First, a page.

USDA's Agricultural Marketing Service announced that a referendum on the cotton checkoff will not be required based on the number of grower and importer requests received from June 3 through Aug. 30 of this year.
AMS said that 1,550 U.S. cotton growers and importers requested a referendum — far less than the 4,622 requests that would have been needed to trigger a continuance referendum for the 1991 amendments to the Cotton Research and Promotion Order.
The Cotton Research and Promotion Act says that USDA must conduct a referendum if 10 percent of the total number of cotton producers or importers who voted in the most recent continuance referendum — which was held in 1991 — submitted requests for a new referendum.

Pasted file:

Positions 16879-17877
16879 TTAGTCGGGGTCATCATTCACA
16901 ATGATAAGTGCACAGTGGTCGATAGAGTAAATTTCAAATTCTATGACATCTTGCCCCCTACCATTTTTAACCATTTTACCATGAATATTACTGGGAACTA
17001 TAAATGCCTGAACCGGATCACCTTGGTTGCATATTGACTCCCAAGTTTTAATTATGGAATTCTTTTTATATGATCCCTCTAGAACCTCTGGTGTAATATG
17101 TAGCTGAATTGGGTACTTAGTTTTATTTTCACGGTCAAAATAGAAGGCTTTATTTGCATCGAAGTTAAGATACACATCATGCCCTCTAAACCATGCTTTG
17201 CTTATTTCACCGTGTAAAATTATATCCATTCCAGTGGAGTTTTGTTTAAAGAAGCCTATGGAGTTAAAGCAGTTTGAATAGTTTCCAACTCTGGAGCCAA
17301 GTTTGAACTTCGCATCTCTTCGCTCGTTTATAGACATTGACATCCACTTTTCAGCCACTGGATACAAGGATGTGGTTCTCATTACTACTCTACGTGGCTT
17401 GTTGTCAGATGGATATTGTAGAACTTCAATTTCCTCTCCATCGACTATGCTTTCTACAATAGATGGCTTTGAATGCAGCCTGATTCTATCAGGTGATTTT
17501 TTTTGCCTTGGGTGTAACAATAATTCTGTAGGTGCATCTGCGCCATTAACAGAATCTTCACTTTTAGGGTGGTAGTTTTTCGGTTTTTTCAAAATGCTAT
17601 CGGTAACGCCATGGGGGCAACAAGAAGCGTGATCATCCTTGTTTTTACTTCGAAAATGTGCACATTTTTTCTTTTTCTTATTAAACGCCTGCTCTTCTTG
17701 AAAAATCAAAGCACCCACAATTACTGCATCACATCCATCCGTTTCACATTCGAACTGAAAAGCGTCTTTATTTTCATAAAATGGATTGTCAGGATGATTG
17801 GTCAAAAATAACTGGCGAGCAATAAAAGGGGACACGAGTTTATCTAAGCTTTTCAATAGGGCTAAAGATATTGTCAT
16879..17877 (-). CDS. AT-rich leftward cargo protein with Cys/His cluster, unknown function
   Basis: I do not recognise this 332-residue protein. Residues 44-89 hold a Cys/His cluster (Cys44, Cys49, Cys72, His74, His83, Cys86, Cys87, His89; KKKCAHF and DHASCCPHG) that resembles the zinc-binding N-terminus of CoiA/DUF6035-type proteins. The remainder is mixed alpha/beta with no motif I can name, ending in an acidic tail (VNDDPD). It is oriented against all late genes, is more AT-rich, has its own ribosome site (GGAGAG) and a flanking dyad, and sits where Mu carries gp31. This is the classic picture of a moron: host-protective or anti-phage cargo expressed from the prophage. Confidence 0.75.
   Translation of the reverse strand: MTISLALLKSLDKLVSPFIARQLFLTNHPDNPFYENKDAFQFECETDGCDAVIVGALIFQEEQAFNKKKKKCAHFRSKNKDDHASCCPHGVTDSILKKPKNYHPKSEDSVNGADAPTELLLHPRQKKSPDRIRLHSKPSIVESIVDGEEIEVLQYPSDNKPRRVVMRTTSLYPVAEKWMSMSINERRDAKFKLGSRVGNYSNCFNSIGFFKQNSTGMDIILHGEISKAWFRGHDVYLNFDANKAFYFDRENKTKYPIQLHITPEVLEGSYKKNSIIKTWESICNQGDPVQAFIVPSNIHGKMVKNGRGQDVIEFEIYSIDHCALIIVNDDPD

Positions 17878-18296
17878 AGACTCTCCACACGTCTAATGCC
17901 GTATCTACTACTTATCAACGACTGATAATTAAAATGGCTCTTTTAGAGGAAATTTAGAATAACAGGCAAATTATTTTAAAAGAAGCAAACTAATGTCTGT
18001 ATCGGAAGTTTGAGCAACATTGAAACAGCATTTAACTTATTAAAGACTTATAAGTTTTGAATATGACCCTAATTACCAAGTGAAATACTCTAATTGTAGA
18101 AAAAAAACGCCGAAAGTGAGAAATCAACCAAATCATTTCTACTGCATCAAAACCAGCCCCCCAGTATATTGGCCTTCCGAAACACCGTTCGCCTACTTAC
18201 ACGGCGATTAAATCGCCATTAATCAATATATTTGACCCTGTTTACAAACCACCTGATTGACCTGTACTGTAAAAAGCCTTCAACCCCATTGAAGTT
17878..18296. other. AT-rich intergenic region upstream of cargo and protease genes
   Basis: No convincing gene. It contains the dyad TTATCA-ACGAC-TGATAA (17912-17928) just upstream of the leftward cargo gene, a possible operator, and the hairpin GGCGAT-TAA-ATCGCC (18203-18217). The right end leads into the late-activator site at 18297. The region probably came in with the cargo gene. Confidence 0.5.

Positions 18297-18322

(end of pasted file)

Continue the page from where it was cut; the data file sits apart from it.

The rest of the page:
“Given our industry's current economic conditions and the challenges to other commodity programs, the results of this sign-up period demonstrate our industry's support for this program,” states Kenneth Hood, a cotton producer and ginner from Perthshire, Miss., and chairman of the National Cotton Council.
Recent court rulings have either struck down or affirmed other producer-funded marketing and research programs. In the last week in October, a federal judge in Michigan ruled the pork checkoff unconstitutional while another judge in Montana said the beef checkoff was constitutional.
“We are pleased with the results of the sign-up period and are ready to continue working with Cotton Incorporated to advance cotton's world market position,” said John E. Pucheu Jr., California cotton producer and chairman of the Cotton Board.
The Cotton Board administers the CR&P program and oversees Cotton Incorporated activities for America's cotton growers and importers.